Colombia's Uribe sworn in to second term as president

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Tuesday, August 8, 2006

President Alvaro Uribe was sworn into his second term of office in the Colombian capital of Bogota, Monday, pledging to improve the economy and make peace with FARC (Revolutionary Armed Forces of Colombia) rebels.

Security was tight in order to prevent a repetition of the attack on his first inauguration in 2002 when FARC rebels fired mortars at the presidential palace killing 20.

Police reported deactivating a car bomb outside of the capital on Monday.

In his inaugural speech, Uribe pledged "Fear will not stop us negotiating. I confess my concern is something else - the risk of failing to get peace and slipping back in security."

The event was attended by 11 heads of state, mostly from South America.

Uribe, 54, a free-market conservative from the land-owning class, is seen as one of the few remaing allies of US President George W. Bush on a continent that has seen a swing to the left with the election in recent years of leftists in Brazil and Argentina, Venezuela, Bolivia, Ecuador and Chile. He was re-elected with 62% of the vote in May. He changed the constitution to allow himself to serve two consecutive terms. His first term saw a drop in the number of murders and kidnappings, offensives against the Marxist FARC rebels and an amnesty for right wing paramilitary fighters but there is a widespread feeling that Uribe has failed to militarily defeat the rebels and there is a public mood favouring negotiation. Tens of thousands of civilians have been killed in the four decades-long conflict between rebels, the army, and right wing paramilitaries.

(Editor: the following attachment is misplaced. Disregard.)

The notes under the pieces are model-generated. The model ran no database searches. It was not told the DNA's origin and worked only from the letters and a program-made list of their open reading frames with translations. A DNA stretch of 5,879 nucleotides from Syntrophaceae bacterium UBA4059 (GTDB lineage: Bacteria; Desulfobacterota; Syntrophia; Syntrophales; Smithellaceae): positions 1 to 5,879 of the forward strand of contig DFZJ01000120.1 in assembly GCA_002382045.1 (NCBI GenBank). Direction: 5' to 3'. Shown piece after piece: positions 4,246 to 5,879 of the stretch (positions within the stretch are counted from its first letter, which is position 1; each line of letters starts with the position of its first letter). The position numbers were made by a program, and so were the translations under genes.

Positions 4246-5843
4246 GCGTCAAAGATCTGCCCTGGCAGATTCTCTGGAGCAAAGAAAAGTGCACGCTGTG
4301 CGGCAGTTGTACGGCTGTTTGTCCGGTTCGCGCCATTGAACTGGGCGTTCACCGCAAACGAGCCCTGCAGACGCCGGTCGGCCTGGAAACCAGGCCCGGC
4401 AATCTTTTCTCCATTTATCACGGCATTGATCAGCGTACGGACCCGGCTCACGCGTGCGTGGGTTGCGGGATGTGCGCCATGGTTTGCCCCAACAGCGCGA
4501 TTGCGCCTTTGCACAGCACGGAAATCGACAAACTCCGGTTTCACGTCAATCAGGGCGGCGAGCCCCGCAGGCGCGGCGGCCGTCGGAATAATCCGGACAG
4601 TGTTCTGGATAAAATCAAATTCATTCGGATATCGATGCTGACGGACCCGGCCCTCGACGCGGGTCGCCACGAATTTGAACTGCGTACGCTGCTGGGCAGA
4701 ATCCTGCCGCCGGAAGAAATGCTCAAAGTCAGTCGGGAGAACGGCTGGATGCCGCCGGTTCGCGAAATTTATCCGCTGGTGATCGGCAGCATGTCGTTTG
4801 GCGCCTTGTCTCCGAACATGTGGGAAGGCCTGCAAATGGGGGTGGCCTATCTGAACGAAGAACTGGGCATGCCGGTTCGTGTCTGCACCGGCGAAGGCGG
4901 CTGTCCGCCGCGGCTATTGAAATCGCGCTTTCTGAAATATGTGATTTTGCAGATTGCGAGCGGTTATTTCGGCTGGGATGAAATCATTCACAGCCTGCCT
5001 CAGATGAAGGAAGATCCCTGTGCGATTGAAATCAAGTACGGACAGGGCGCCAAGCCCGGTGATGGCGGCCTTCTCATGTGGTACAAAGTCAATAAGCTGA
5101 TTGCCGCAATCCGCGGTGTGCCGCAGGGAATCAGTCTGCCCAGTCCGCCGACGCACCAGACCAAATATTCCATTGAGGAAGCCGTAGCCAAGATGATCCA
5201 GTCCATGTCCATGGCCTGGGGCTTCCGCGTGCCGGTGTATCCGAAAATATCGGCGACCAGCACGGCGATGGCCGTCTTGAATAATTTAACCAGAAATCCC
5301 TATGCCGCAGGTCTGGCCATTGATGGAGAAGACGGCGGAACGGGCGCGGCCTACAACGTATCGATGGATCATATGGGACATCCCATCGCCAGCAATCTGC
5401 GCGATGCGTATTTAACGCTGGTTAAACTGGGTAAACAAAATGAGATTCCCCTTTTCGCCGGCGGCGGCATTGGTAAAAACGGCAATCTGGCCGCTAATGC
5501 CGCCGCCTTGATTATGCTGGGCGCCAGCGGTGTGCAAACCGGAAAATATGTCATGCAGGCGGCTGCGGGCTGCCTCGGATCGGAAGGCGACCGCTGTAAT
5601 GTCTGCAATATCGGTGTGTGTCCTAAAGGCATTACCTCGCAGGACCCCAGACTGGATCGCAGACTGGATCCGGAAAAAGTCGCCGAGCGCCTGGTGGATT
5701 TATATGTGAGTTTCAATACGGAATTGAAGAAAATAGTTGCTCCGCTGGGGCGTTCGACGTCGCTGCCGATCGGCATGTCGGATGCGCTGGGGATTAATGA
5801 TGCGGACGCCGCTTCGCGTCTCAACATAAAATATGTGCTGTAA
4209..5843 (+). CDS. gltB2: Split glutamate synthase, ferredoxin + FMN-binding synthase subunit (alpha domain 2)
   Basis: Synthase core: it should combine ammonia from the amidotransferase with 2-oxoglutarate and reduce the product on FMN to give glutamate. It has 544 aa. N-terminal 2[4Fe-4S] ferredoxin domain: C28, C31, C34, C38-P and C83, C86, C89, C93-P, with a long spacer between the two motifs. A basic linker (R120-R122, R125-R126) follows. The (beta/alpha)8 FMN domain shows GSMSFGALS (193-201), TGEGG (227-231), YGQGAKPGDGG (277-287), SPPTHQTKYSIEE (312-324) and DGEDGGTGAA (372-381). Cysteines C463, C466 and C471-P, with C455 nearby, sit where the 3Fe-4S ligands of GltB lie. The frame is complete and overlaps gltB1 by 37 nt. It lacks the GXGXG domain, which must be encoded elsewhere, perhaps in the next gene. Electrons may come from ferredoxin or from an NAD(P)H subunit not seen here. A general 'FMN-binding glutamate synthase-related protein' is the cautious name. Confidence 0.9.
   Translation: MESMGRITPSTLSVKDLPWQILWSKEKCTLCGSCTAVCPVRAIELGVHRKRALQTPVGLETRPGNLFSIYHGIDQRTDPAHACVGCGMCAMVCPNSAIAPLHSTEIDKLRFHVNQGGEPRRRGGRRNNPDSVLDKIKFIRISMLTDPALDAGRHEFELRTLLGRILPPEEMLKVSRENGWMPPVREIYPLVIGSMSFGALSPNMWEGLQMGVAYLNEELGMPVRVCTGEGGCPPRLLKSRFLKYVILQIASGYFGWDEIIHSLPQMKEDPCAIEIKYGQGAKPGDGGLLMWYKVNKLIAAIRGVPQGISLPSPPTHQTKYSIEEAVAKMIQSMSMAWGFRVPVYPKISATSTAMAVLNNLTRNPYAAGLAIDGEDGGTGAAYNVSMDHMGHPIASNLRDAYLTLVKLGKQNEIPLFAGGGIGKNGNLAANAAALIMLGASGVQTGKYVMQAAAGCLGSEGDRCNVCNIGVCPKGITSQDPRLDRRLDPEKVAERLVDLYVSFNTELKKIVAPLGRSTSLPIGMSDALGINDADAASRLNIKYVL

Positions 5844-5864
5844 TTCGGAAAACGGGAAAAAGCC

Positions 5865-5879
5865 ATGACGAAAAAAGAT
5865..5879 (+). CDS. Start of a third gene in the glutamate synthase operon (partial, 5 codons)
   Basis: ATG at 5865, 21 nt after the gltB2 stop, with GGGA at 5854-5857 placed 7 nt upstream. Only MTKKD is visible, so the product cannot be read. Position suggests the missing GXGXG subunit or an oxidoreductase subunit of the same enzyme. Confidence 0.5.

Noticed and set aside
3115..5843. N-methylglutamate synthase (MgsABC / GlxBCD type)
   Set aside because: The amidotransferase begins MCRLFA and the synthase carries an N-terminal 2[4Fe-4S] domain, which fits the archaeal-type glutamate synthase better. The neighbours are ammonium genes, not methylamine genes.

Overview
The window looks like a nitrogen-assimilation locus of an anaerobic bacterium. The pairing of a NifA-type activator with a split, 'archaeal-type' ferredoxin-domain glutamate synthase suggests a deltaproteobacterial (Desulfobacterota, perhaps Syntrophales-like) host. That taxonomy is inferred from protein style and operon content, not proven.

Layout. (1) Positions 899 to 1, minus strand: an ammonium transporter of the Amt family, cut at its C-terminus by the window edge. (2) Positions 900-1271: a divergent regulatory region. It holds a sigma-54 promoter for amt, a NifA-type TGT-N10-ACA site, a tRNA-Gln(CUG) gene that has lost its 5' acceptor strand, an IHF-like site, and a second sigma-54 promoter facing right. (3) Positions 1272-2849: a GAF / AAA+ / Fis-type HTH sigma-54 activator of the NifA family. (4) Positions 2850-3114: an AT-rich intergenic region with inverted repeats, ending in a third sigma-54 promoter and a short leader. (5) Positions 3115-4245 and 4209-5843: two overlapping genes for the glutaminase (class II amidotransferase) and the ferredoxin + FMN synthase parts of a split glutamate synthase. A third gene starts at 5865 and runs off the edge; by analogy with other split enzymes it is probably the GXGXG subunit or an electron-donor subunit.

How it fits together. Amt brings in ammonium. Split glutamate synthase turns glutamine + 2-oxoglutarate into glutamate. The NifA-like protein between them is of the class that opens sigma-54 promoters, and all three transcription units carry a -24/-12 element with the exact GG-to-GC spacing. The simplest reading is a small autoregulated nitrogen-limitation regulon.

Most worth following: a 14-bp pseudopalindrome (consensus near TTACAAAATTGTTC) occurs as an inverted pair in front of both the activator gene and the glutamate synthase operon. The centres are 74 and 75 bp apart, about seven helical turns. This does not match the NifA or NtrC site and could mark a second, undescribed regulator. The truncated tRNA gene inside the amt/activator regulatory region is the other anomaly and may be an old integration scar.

Uribe will also face increasing demands for improved security and more social investment. Half of the country's population lives below the poverty line making less than three dollars a day despite an economic boom and 13 million Colombians have no pension.

"We are against a fiscally tight macro-economic policy that leaves economic growth to the luck of supply and demand. The state must be devoted in equal parts to growth and equality," he said in his speech.

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